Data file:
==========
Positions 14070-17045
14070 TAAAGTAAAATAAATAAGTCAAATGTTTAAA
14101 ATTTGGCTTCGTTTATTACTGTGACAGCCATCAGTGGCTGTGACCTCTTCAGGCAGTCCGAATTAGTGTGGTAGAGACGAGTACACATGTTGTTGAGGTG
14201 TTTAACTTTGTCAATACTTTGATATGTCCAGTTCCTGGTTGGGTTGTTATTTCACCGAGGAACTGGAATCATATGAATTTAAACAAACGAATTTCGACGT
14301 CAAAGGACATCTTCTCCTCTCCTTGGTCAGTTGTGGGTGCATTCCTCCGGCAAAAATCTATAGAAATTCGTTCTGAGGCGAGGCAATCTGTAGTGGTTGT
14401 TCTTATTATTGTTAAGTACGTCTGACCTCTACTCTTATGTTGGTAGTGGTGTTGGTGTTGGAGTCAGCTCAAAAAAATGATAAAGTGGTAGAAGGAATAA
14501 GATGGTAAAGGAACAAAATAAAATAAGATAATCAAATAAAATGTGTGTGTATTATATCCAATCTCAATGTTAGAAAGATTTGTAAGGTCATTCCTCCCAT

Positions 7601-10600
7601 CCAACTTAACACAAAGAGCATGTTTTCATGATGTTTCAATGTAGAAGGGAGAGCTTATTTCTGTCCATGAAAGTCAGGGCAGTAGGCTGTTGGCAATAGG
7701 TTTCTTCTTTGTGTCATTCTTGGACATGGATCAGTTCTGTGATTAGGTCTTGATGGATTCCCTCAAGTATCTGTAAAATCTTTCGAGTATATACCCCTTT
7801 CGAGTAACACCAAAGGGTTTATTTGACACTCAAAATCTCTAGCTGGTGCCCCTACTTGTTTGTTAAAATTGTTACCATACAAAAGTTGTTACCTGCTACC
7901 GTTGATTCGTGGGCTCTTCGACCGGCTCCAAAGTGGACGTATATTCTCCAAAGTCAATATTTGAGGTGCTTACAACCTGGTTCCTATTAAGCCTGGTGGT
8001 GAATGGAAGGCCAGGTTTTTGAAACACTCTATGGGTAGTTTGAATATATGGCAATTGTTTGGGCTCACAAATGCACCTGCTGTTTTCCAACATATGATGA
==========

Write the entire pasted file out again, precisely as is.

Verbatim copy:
Positions 14070-17045
14070 TAAAGTAAAATAAATAAGTCAAATGTTTAAA
14101 ATTTGGCTTCGTTTATTACTGTGACAGCCATCAGTGGCTGTGACCTCTTCAGGCAGTCCGAATTAGTGTGGTAGAGACGAGTACACATGTTGTTGAGGTG
14201 TTTAACTTTGTCAATACTTTGATATGTCCAGTTCCTGGTTGGGTTGTTATTTCACCGAGGAACTGGAATCATATGAATTTAAACAAACGAATTTCGACGT
14301 CAAAGGACATCTTCTCCTCTCCTTGGTCAGTTGTGGGTGCATTCCTCCGGCAAAAATCTATAGAAATTCGTTCTGAGGCGAGGCAATCTGTAGTGGTTGT
14401 TCTTATTATTGTTAAGTACGTCTGACCTCTACTCTTATGTTGGTAGTGGTGTTGGTGTTGGAGTCAGCTCAAAAAAATGATAAAGTGGTAGAAGGAATAA
14501 GATGGTAAAGGAACAAAATAAAATAAGATAATCAAATAAAATGTGTGTGTATTATATCCAATCTCAATGTTAGAAAGATTTGTAAGGTCATTCCTCCCAT

Positions 7601-10600
7601 CCAACTTAACACAAAGAGCATGTTTTCATGATGTTTCAATGTAGAAGGGAGAGCTTATTTCTGTCCATGAAAGTCAGGGCAGTAGGCTGTTGGCAATAGG
7701 TTTCTTCTTTGTGTCATTCTTGGACATGGATCAGTTCTGTGATTAGGTCTTGATGGATTCCCTCAAGTATCTGTAAAATCTTTCGAGTATATACCCCTTT
7801 CGAGTAACACCAAAGGGTTTATTTGACACTCAAAATCTCTAGCTGGTGCCCCTACTTGTTTGTTAAAATTGTTACCATACAAAAGTTGTTACCTGCTACC
7901 GTTGATTCGTGGGCTCTTCGACCGGCTCCAAAGTGGACGTATATTCTCCAAAGTCAATATTTGAGGTGCTTACAACCTGGTTCCTATTAAGCCTGGTGGT
8001 GAATGGAAGGCCAGGTTTTTGAAACACTCTATGGGTAGTTTGAATATATGGCAATTGTTTGGGCTCACAAATGCACCTGCTGTTTTCCAACATATGATGA